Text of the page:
Traffic patterns are all the same everywhere in the world. Take off, gear up, downwind, gear down, flaps down, base, final…engine, or no engine.

I came to Reserve Officers School without a single hour in powered aircraft. My flying experience was on different kinds of gliders, meaning, my engine was the updraft or thermal lift and when this was gone, the altitude was my source of propulsion. But altitude was a commodity that was sometimes burning fast, so one had to be quick thinking and resourceful if the flight was to end where it began – at home airport.

And there I was – in the cockpit of an aircraft weighing two tonnes and a half, powered by a jet engine capable of delivering a thrust of approximately half the normal take-off weight. We have already started to fly solo, but before our instructors would let us fly away from their sights, we were doing endless traffic patterns….

By the end of the first few days, I thought I have tamed the beast – it was flying exactly as I commanded, I was pleased by my performance, hitting the numbers exactly (speed and altitude for each segment), it was just the landing that was giving me some trouble. Not that I was not precise on touchdown, it was that strange feeling of manipulating the throttles…I was not accustomed to that. In a glider, you make the calculation, and once turning to base, few options remain on how and where to touch down. Remember, the only thrust one has in a glider is the altitude, so the decision on when to do each segment of a traffic pattern is crucial.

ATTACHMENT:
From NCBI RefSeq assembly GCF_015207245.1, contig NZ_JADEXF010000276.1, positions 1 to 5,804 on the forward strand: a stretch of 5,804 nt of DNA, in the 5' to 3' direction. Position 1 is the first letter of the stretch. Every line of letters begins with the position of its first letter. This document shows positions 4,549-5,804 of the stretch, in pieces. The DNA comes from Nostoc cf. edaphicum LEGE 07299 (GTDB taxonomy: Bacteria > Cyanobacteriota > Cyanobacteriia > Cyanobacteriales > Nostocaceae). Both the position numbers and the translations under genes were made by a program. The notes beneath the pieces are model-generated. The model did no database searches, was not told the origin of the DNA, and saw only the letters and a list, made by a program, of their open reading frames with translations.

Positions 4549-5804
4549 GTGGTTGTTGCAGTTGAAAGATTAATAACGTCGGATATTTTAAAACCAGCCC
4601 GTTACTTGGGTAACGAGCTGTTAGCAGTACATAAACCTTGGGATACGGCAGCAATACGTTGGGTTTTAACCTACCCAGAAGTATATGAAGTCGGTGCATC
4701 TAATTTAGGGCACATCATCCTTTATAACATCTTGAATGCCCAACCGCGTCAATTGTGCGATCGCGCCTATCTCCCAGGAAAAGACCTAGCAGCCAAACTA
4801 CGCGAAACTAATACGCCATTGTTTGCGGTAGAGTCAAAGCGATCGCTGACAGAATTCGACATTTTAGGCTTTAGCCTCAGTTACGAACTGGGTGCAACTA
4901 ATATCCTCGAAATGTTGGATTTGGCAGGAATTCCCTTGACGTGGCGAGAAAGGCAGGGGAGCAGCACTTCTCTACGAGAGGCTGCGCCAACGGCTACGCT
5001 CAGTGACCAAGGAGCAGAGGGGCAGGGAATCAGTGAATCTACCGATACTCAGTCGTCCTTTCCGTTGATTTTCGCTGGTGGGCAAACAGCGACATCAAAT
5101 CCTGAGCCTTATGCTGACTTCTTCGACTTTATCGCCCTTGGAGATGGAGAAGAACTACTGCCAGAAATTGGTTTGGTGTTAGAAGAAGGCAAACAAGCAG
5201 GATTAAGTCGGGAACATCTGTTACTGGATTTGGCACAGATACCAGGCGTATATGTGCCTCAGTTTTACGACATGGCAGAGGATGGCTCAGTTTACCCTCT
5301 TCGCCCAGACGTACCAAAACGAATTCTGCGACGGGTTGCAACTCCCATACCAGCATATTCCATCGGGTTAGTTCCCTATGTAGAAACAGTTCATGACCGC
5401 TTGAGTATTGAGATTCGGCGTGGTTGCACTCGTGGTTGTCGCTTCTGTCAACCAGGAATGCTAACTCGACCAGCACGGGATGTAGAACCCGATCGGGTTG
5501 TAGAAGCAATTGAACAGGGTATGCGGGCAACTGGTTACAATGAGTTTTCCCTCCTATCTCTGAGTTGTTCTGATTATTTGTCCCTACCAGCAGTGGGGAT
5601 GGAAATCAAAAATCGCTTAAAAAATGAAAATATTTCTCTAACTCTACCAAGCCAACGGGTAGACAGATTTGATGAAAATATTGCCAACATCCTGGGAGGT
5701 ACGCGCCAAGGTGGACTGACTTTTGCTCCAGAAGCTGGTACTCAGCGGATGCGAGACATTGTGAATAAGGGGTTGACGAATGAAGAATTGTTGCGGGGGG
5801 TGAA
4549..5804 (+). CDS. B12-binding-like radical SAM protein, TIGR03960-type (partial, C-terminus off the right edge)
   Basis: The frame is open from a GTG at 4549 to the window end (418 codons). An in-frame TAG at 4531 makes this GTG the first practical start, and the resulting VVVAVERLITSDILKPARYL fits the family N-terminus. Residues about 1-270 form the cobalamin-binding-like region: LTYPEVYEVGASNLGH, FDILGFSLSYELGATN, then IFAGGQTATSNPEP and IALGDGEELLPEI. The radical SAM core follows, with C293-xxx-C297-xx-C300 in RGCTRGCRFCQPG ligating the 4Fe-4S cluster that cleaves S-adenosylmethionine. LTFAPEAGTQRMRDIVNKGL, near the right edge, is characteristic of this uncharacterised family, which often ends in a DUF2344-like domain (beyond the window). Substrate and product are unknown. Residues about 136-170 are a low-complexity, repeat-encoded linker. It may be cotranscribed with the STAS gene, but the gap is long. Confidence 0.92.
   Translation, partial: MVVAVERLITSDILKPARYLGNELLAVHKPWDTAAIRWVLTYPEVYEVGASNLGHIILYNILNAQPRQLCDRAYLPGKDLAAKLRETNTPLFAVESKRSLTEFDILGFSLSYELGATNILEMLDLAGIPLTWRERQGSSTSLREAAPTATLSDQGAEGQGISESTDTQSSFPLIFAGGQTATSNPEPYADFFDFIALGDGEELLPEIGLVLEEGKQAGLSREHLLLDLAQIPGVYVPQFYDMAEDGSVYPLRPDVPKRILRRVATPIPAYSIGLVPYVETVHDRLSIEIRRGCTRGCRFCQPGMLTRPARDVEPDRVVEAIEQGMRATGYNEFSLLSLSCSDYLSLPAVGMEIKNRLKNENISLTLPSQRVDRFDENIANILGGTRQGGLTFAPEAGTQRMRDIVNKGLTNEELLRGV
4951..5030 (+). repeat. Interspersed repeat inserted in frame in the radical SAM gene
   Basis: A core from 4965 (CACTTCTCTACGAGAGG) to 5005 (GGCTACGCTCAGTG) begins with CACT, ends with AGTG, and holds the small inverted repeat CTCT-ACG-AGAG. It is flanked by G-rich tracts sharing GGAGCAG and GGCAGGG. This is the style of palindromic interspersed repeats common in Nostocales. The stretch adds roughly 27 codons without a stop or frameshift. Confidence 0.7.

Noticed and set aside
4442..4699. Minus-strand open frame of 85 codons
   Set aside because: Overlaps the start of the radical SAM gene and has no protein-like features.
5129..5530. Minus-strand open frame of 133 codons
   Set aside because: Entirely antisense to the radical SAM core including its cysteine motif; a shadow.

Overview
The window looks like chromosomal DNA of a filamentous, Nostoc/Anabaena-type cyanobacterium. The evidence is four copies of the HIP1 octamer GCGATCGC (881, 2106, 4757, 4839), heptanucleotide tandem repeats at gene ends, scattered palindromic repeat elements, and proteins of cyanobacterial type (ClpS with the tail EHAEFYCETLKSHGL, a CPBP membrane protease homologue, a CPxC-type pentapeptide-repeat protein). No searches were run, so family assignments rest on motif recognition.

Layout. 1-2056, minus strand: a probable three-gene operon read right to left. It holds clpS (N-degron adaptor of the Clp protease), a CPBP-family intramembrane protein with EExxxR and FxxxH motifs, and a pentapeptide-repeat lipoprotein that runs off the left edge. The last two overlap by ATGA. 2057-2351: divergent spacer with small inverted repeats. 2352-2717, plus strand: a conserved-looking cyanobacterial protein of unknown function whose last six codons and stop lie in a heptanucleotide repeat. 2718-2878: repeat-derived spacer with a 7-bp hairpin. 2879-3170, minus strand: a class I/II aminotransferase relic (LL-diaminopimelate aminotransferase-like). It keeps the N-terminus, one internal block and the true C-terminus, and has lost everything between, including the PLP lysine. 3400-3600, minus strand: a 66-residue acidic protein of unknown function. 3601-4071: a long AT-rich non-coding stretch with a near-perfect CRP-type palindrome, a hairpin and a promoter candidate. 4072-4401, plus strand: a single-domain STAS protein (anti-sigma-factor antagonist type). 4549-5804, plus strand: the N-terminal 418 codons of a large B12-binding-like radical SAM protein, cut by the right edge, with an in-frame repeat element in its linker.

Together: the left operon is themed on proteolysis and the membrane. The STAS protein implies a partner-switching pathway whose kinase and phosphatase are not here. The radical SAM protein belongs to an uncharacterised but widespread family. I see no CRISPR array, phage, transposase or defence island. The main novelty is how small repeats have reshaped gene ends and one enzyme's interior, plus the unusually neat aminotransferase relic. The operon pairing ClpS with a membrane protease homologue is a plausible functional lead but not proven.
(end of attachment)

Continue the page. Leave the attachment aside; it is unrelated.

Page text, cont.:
Our instructors were sitting in a small cabin near the touchdown point, with the list of the participants in traffic patterns, judging our final approach, landing, and take-off. They had a hand-held radio station, just in case, if someone gets in trouble, and intervention from them would be needed. There was no escape from their sharp eyes…they have seen it all and every mistake we made couldn’t have passed unnoticed.

It was almost the end of the flying day, and five of us were in the early afternoon traffic pattern. And it was a hot summer afternoon. It was so hot, that sweat started to pour down my forehead when I put my helmet on the apron. I thought I was dreaming – this was not possible, where did all that liquid come from? It was pouring so intensively, that it filled my mouth and was dripping on my flying suit. And when I closed the canopy, it became unbearable. I was already dehydrated and slightly dizzy when taxiing toward the runway. There was no air conditioning, only a very rudimental air vent, but it was working only when the aircraft was moving fast, during taxiing it was only delivering more hot air into the cockpit.

After a few traffic patterns, I was able to cool down a bit, as the air was blowing through the vent. I felt like I was in the glider – it was a summer day, the sky filled with countless cumulus clouds, and when gliding, I always opened the vent and sometimes even pushed my hand out, just to divert the stream of cold air where I wanted. I couldn’t do that in Galeb…..too much work in patterns and the vent was nowhere near like on the gliders. My attention deteriorated. I was not thinking 100% clearly. Thirsty, dehydrated, tired. And then it happened.